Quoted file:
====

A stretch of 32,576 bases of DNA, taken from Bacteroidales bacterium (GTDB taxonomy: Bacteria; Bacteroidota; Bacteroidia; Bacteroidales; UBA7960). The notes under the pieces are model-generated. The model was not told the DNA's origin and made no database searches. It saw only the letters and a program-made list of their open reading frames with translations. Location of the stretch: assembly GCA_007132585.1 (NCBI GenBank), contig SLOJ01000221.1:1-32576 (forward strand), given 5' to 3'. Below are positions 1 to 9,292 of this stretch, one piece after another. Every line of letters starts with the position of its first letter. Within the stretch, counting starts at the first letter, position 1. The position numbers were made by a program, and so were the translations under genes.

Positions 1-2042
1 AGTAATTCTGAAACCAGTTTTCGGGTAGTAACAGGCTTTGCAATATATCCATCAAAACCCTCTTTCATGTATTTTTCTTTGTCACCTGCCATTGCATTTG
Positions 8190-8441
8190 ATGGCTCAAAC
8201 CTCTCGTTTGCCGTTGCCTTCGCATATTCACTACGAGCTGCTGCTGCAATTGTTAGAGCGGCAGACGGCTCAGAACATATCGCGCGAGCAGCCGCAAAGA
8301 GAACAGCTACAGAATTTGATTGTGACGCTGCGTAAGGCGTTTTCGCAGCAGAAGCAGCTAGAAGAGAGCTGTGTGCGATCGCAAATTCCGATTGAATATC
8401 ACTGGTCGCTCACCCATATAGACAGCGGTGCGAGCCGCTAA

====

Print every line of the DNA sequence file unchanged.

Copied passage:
A stretch of 32,576 bases of DNA, taken from Bacteroidales bacterium (GTDB taxonomy: Bacteria; Bacteroidota; Bacteroidia; Bacteroidales; UBA7960). The notes under the pieces are model-generated. The model was not told the DNA's origin and made no database searches. It saw only the letters and a program-made list of their open reading frames with translations. Location of the stretch: assembly GCA_007132585.1 (NCBI GenBank), contig SLOJ01000221.1:1-32576 (forward strand), given 5' to 3'. Below are positions 1 to 9,292 of this stretch, one piece after another. Every line of letters starts with the position of its first letter. Within the stretch, counting starts at the first letter, position 1. The position numbers were made by a program, and so were the translations under genes.

Positions 1-2042
1 AGTAATTCTGAAACCAGTTTTCGGGTAGTAACAGGCTTTGCAATATATCCATCAAAACCCTCTTTCATGTATTTTTCTTTGTCACCTGCCATTGCATTTG
Positions 8190-8441
8190 ATGGCTCAAAC
8201 CTCTCGTTTGCCGTTGCCTTCGCATATTCACTACGAGCTGCTGCTGCAATTGTTAGAGCGGCAGACGGCTCAGAACATATCGCGCGAGCAGCCGCAAAGA
8301 GAACAGCTACAGAATTTGATTGTGACGCTGCGTAAGGCGTTTTCGCAGCAGAAGCAGCTAGAAGAGAGCTGTGTGCGATCGCAAATTCCGATTGAATATC
8401 ACTGGTCGCTCACCCATATAGACAGCGGTGCGAGCCGCTAA